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Re: [Fwd: [Fwd: [Fwd: Re: hakka origin.]]]
I could not find any information, at the moment,
regarding the fate of the Formosans (present day Taiwanese)
I remembered of seeing two movies, one was the Taiwanese version
and the other Mainland version, about a Formosan family
returning to Taiwan after the war.
After the creation of Manchukuo on March 9 1932 by the Japanese,
and as far as colonization in Manchuria was concerned, the Japanese
population of Manchukuo, according to the 1935 census, had increased
from about 200,000 in 1932 to 501,251. In addition to this figure was
the 834,539 Formosan (Taiwanese) and Korean immigrants, bringing the
total Japanese nationals to 1,335,790.
The Japanese knew that if Manchuria was to serve Japan as a
colonization area, the voluntary movement of Chinese (mostly from
Shandong province) and Koreans into Manchuria had to be strictly
controlled. In free agricutural competition the Japanese settlers
could not compete with the Chinese and the Koreans. So the Japanese
restricted the Koreans to be settled only in certain areas in eastern
Manchuria. Chinese immigration was totally stopped by the Manchukuo
Authority, except some seasonal labourers who were employed in
construction, mining, agricultural activities and in opening up the land
for Japanese colonies.
CHUNG Yoon-Ngan. email@example.com
On Fri, 23 Jan 1998, Zhengming Yang wrote:
Dear CHUNG Yoon-Ngan:
I knew there are lots of Korean immigrants in Northeast China.
There is a Yanbian Korean Autonomous Prefecture with a million Korean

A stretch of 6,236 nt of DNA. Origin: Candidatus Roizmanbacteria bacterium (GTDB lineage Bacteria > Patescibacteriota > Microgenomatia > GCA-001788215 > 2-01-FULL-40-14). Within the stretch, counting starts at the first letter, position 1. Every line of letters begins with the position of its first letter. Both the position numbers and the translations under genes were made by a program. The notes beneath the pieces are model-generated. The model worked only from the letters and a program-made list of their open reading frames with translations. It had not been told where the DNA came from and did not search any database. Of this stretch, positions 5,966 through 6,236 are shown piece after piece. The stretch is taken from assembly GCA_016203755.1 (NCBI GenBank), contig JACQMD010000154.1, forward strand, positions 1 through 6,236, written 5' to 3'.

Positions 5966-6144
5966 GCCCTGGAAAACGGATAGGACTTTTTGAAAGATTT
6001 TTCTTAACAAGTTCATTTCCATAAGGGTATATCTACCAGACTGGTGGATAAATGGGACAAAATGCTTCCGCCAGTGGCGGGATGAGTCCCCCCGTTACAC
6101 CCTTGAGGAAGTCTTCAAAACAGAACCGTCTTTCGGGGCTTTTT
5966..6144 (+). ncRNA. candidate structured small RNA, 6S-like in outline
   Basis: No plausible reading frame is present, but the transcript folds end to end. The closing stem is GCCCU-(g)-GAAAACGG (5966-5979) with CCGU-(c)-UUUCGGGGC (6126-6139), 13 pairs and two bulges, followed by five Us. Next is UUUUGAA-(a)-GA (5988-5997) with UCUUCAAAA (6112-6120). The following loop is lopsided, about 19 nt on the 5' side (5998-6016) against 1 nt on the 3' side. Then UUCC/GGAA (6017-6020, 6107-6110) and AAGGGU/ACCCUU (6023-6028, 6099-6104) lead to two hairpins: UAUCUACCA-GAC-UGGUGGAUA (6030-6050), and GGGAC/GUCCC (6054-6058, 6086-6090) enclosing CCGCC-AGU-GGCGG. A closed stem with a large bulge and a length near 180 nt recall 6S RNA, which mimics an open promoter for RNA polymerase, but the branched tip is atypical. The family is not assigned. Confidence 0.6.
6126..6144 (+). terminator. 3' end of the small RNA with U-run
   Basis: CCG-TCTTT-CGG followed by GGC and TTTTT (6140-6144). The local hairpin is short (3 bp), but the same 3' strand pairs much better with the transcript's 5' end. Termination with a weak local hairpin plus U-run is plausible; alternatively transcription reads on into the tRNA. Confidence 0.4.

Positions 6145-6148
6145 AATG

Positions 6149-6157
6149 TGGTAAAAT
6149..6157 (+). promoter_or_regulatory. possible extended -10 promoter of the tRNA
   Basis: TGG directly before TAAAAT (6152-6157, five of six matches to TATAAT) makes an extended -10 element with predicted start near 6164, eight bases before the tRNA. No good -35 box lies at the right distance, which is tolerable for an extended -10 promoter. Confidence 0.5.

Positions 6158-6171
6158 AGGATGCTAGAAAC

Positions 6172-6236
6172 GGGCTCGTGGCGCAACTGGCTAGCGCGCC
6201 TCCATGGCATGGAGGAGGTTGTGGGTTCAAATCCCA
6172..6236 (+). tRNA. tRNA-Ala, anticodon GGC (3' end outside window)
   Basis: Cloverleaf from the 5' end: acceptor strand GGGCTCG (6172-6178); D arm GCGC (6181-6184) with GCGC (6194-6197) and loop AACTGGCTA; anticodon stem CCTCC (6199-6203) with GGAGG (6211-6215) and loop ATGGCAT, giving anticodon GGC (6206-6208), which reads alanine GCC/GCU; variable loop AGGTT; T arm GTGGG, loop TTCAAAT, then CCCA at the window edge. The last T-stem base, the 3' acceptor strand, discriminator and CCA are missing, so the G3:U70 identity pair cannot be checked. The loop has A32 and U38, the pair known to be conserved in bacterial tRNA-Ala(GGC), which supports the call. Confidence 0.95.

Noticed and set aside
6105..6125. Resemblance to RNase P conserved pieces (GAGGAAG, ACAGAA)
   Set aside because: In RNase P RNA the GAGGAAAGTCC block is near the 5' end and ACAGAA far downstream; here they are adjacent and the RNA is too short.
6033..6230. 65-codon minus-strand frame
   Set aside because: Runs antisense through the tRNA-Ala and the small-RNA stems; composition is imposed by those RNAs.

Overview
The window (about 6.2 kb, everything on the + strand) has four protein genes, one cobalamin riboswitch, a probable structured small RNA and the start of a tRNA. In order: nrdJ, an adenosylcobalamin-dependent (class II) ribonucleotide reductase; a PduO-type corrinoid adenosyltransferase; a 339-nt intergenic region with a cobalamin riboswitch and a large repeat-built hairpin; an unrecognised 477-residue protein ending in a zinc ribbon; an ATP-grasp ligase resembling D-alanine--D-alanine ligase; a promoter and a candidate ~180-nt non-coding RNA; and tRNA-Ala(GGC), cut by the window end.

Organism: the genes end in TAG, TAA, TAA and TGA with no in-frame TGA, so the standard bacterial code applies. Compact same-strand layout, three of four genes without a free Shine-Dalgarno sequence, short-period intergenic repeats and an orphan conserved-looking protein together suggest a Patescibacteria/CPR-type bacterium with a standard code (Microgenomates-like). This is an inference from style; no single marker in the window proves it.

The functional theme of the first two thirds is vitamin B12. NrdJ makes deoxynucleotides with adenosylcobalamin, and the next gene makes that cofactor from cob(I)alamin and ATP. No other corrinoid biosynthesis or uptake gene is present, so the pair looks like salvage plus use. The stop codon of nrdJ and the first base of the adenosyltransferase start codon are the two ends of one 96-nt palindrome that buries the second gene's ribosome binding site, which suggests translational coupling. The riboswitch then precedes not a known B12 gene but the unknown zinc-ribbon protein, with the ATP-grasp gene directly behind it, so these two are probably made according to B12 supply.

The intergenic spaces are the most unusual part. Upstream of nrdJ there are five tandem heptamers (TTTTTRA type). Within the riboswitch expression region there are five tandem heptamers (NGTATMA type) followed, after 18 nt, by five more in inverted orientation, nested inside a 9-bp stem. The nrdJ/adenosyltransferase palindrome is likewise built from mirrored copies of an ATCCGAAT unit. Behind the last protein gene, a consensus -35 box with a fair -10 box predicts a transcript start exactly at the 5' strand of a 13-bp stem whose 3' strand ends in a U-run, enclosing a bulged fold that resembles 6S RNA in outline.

population. Most of them emmigrated to China during the famine in Korean
during late Qing time and during Japanese occupying period. I did not
know anything about Taiwanese immigration to Northeast China. Could
you provide more information about the destiny of those Taiwanese?
By the way, Korean and Taiwanese are not Japan's own people any more.
Or they even never treated were.
About the language, Manchurian is a complete different language. Manchu
is almost completely assimilated culturally by Han Chinese. There are
some trace of Manchurian words in native Beijing dialect. But they are
usually not in standard Mandarin vocabulary.
Man-Yu is a Tungus language, maybe similar to Korean. There are about
a thousand people in Fuyu (rich) county of Heilongjiang Province can
still speak Manchurians. Chinese government made big effort to keep the
language alive. Another Manchu-related language Xibe-yu is still alive in
Chabucha'er Xibe Autonomous County of Xinjiang, with around
10,000 Xibe population. These people are the descedents of Xibe army
settler sent by Qing government. There is a Xibe Language newspaper in
that county. Xibe are good archer.